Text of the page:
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  • Writer's pictureZach Servideo

Candidates Should Interview Companies, Not the Other Way Around

If companies want to find the top talent, applicants need to be in the driver’s seat.

I’m not a fan of traditional job interviews. You know what I’m talking about — the ones where the candidate plays defense the entire time, anticipating questions and rattling off answers.

What bugs me about this interview style is that you barely get to know the candidate. Anyone can train to give answers to boilerplate questions. As the interviewer, I’m much more impressed when an interviewee asks thoughtful questions and challenges me to provide information. I’m also looking to see how a candidate can improvise and facilitate an authentic conversation.

Here’s what I recommend to any job candidate who’s looking to stand out in the interview process. These have become my best practices, whether I’m the interviewer, the interviewee or pitching my services to businesses.

For the Hiring Manager

As a hiring manager, create a safe space for your candidate to ask questions. You’re looking for the ideal candidate but it’s just as important that they qualify (or disqualify) you as a potential employer. You’re not the only one who gets to decide the potential fit.

I make my intentions clear at the beginning of an interview and let the candidate know my goal is to learn about them as a person. I also tell them I’m eager to hear what questions they have for me.

As a business owner, I care most about a candidate’s soft skills. The hard (or technical) skills are important, but employees can learn those on the job. A person’s soft skills — self-awareness, communication, emotional intelligence — tell me who they really are.

The best way to evaluate these skills is through asking open-ended questions that challenge the interviewee to communicate with careful consideration. When I start an interview the first thing I do is ask the candidate small-talk questions to loosen them up and allow them freedom to express themself: How was your weekend? What’s exciting in your world?

Then I ask the candidate what questions they have for me. I want to know if they’ve done their homework. You can tell a lot about someone based on the questions they ask you.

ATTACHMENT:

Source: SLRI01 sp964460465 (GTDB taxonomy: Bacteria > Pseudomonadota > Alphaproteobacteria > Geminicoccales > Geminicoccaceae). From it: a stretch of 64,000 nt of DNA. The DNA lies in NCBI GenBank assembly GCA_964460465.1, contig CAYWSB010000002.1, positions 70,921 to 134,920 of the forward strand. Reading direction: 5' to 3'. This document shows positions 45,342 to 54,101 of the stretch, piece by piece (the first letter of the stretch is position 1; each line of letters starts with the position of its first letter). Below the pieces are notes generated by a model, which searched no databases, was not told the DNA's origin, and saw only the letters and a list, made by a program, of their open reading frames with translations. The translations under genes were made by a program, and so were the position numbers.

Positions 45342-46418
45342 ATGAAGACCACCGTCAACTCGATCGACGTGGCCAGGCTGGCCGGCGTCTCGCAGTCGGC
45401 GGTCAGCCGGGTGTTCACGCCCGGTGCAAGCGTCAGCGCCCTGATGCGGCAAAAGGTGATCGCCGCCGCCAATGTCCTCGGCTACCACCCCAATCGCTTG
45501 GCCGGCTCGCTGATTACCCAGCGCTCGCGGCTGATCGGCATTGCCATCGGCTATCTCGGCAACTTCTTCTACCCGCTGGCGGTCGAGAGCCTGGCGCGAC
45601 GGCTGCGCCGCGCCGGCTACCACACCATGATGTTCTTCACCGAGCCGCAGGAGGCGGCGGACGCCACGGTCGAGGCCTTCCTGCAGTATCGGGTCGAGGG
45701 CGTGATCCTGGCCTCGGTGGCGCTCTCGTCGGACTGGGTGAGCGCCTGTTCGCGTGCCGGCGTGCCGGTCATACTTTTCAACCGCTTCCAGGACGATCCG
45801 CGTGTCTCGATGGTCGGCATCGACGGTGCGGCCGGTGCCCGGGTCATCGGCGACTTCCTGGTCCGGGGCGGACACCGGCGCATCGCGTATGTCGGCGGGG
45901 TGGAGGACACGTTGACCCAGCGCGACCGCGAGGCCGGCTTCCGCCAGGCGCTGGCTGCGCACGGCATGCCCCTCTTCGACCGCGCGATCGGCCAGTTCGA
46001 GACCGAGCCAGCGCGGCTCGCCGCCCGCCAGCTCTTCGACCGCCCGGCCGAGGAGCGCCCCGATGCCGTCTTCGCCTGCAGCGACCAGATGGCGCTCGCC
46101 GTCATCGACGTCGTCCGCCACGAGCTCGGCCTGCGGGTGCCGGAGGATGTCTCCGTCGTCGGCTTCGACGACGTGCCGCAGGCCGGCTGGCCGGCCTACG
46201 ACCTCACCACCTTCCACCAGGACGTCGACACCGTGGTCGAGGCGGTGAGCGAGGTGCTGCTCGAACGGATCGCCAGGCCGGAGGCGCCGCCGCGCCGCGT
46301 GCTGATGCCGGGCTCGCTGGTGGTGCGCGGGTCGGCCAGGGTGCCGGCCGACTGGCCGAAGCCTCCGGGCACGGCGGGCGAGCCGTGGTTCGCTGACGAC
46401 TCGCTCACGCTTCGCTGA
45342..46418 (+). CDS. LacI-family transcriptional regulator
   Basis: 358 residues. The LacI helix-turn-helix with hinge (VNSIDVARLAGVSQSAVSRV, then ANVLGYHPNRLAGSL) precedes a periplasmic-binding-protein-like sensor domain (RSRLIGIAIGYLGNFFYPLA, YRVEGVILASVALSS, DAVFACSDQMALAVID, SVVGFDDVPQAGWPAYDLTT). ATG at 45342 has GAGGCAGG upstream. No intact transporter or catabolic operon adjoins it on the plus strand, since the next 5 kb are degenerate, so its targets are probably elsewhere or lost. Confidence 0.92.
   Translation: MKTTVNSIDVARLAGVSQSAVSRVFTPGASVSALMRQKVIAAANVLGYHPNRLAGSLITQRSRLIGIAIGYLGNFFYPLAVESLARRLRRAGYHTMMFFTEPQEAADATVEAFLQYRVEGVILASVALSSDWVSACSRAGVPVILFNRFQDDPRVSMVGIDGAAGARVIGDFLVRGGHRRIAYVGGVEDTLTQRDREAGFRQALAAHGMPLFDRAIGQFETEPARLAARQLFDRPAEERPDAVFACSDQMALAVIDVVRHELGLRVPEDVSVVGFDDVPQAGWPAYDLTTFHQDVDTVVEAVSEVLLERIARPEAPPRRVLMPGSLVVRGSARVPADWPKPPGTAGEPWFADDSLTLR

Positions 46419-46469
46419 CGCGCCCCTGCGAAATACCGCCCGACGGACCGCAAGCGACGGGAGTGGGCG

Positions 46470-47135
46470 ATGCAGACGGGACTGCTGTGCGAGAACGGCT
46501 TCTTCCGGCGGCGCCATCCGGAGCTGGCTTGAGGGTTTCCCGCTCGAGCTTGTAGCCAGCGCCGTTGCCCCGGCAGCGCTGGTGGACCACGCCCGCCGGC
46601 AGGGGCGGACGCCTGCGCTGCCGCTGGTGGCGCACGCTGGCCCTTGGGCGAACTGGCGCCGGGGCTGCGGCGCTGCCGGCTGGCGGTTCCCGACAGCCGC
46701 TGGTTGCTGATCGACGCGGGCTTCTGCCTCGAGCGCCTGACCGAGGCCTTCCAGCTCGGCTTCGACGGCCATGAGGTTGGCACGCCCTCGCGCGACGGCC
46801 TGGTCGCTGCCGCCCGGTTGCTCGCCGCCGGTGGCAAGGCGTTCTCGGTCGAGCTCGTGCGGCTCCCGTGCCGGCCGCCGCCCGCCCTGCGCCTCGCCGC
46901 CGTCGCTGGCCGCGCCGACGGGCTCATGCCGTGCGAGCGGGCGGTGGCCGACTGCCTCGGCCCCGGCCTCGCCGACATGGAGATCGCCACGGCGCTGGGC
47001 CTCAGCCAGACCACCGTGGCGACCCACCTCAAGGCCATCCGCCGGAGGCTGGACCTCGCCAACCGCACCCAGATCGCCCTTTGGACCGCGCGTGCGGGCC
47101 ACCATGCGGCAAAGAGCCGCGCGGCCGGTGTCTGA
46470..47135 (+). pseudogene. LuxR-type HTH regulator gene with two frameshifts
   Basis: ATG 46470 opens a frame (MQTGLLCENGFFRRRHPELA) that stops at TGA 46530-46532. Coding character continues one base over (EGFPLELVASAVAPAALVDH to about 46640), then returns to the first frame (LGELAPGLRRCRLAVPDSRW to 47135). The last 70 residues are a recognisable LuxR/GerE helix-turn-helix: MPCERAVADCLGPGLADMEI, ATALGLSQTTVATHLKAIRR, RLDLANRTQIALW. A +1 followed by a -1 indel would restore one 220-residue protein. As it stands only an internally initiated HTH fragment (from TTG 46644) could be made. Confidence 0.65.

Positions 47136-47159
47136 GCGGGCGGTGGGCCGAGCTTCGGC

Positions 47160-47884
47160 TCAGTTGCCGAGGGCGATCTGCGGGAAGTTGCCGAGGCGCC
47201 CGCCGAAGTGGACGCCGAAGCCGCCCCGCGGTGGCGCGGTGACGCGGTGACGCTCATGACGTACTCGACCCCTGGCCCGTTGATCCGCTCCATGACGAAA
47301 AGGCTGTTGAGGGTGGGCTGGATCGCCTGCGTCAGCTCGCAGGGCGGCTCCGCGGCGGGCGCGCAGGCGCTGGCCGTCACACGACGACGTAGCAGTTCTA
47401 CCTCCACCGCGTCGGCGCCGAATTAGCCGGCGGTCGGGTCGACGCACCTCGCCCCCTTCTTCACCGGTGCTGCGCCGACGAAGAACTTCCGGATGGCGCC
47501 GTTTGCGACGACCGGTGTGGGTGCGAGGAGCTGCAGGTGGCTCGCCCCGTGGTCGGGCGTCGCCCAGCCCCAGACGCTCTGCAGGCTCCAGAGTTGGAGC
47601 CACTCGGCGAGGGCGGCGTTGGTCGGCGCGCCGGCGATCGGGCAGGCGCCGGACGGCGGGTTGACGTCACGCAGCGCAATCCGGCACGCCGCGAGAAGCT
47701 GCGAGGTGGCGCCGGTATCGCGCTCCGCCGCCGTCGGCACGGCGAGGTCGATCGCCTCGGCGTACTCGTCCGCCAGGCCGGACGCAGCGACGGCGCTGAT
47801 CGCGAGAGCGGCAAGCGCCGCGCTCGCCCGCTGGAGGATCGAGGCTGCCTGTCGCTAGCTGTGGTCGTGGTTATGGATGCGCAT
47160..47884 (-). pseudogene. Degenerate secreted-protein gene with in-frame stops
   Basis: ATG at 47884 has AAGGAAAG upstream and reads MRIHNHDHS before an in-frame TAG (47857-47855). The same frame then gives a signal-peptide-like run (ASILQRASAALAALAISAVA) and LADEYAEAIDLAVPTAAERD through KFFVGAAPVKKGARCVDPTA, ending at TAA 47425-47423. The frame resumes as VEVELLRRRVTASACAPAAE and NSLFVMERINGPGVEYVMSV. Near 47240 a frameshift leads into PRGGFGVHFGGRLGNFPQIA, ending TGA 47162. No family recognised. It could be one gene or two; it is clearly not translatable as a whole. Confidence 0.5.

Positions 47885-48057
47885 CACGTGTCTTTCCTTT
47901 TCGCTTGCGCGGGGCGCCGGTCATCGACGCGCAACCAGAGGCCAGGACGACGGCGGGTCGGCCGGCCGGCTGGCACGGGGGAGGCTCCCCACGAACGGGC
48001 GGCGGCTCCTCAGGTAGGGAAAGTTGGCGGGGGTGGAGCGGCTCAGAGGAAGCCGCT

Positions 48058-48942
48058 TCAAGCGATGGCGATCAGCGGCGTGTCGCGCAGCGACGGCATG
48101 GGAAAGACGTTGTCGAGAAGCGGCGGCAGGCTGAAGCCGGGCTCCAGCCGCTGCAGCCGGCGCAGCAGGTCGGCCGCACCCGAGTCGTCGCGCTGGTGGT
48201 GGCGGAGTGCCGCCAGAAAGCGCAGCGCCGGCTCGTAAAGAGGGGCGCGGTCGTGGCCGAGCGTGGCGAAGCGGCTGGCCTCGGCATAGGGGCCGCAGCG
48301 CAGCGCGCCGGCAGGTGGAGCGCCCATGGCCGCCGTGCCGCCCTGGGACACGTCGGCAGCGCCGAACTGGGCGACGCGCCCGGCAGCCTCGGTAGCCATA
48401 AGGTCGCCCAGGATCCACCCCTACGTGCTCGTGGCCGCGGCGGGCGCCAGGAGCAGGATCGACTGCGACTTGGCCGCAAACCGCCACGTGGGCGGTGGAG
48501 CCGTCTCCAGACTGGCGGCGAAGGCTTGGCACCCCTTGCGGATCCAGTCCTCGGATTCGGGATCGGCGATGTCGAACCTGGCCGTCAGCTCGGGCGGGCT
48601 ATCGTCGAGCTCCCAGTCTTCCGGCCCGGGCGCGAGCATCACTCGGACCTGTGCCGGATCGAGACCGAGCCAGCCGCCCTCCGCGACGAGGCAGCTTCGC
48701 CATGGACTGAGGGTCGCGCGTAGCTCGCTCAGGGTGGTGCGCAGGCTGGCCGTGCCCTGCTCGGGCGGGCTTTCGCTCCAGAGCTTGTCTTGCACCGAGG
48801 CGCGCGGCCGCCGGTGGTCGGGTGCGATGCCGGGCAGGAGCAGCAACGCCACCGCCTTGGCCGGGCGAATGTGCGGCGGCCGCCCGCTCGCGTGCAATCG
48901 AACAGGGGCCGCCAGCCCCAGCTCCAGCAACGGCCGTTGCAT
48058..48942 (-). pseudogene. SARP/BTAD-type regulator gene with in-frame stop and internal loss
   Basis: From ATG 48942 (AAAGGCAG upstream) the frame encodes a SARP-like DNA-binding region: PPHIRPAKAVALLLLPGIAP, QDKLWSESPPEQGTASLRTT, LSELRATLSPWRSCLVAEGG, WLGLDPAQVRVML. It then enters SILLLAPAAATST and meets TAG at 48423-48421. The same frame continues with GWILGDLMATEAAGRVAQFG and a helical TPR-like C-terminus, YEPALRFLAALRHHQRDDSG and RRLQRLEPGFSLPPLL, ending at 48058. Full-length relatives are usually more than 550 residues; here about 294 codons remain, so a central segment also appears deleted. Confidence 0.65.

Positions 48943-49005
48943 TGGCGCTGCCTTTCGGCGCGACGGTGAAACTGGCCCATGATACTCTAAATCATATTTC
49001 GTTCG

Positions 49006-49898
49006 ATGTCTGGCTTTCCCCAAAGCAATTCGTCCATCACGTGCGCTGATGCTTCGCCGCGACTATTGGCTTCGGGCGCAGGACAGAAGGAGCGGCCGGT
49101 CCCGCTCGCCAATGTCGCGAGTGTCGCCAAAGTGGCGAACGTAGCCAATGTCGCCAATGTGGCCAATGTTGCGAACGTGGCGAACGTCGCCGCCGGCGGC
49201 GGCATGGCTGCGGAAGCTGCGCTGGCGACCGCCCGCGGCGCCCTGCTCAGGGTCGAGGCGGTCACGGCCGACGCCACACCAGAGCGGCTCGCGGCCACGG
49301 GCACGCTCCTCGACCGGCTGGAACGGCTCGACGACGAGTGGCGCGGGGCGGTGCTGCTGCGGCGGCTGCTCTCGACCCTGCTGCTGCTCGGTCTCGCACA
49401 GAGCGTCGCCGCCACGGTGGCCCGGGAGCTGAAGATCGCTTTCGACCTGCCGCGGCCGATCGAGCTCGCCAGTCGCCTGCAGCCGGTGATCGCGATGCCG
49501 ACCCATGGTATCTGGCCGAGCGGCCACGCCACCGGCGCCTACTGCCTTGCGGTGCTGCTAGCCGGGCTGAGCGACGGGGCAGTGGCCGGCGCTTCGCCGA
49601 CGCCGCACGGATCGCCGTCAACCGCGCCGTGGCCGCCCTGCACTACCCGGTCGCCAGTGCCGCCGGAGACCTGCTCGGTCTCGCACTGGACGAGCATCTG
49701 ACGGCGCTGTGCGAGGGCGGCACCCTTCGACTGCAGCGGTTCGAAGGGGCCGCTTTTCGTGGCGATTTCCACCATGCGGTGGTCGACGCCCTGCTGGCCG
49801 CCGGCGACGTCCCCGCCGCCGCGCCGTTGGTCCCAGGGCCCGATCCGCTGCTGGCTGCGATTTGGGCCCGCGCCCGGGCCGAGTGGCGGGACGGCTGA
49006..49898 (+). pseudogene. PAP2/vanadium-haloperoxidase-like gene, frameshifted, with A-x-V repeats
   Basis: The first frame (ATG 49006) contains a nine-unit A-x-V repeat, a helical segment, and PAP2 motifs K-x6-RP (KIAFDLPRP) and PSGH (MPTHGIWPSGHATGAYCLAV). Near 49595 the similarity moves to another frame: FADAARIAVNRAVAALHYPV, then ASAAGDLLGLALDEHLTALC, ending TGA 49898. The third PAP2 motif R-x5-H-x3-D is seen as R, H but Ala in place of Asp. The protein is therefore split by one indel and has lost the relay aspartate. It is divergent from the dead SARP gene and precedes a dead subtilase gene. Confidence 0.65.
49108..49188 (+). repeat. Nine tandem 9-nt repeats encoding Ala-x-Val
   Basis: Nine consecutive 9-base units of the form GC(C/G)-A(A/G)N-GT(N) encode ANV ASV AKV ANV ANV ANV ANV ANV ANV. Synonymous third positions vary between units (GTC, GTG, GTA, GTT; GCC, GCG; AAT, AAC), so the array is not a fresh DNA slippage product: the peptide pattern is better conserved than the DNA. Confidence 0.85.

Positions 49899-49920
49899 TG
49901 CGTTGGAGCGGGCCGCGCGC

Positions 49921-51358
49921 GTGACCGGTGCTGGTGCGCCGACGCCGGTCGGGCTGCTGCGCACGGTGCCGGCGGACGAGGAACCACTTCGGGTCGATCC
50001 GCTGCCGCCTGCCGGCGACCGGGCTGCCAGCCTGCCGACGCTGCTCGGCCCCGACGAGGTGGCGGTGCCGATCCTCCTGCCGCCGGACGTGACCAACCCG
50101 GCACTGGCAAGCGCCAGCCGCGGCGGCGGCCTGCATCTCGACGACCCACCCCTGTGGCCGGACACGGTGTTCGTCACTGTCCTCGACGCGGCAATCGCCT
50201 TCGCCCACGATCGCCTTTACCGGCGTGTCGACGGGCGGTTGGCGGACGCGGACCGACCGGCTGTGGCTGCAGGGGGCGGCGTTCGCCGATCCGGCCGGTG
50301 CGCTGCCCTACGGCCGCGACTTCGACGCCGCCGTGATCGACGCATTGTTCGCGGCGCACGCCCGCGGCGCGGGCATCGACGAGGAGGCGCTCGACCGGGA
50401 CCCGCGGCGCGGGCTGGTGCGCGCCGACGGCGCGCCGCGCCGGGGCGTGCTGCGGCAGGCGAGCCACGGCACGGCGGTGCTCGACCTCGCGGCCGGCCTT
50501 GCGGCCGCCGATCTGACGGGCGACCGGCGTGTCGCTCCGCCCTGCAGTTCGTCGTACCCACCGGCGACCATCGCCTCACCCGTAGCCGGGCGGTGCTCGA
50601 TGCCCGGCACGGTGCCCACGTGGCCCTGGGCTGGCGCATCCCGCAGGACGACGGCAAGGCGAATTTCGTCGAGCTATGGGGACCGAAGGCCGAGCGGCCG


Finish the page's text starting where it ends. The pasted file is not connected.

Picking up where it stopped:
Here are some examples of questions I enjoy hearing from candidates:

  • What’s it like to work with people all around the world?

  • How is the company retaining positive culture through mostly digital collaboration?

  • What are the two, five and 10-year goals for the company?

  • I noticed on your website [anything]… can you tell me more about that?

On the flipside, here are some examples of questions I don’t enjoy hearing as much:

  • What’s the vacation policy?

  • What’s the offer?

  • Can I take some time off before I start?

I want to encourage all candidates to be confident, but questions that presume employment and get into compensation and benefits too quickly tend to make it difficult to connect. That said, you can certainly find a more tactful way to approach some of these questions (or ascertain the answers) through genuine conversation.

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For the Candidate

Your mindset is everything. You’re not simply a candidate. You’re the talent. You’re the asset. I think it’s really valuable to repeat this to yourself as a mantra heading into an interview:

I’m the talent. They need me. Working here is my choice.

You may walk into an interview with a hiring manager firing questions your way. That’s fine. Take them in stride. But be prepared with a loaded pack of questions for the inevitable: Do you have any questions for me?

Well, yes in fact I do. We may be here a while longer.

We hit on some of the questions above that I enjoy hearing from candidates. Here are some more challenging questions I think are valuable to ask in an interview that prove you’re a thoughtful person, while also telling the interviewer about what’s important to you:

  • What’s the company’s position on work/life balance?

  • What’s the performance review process?

  • Has the company lost talent recently? If so, why?

  • Was someone in this role before? If so, what lessons can you share to help me succeed in this role?

It’s important you ask these questions in a thoughtful way and demonstrate your confidence that a thorough understanding of company culture and values will afford greater chances of successful collaboration. While the questions may be challenging, these are important ones to ask. If your interviewer is prepared to answer these questions, that should inspire confidence the company is a solid place for professional growth.

Asking a lot of questions can demonstrate your confidence and self worth. If the person you’re interviewing with doesn’t seem to appreciate it or gets thrown off by tough questions, well maybe that tells you everything you need to know.


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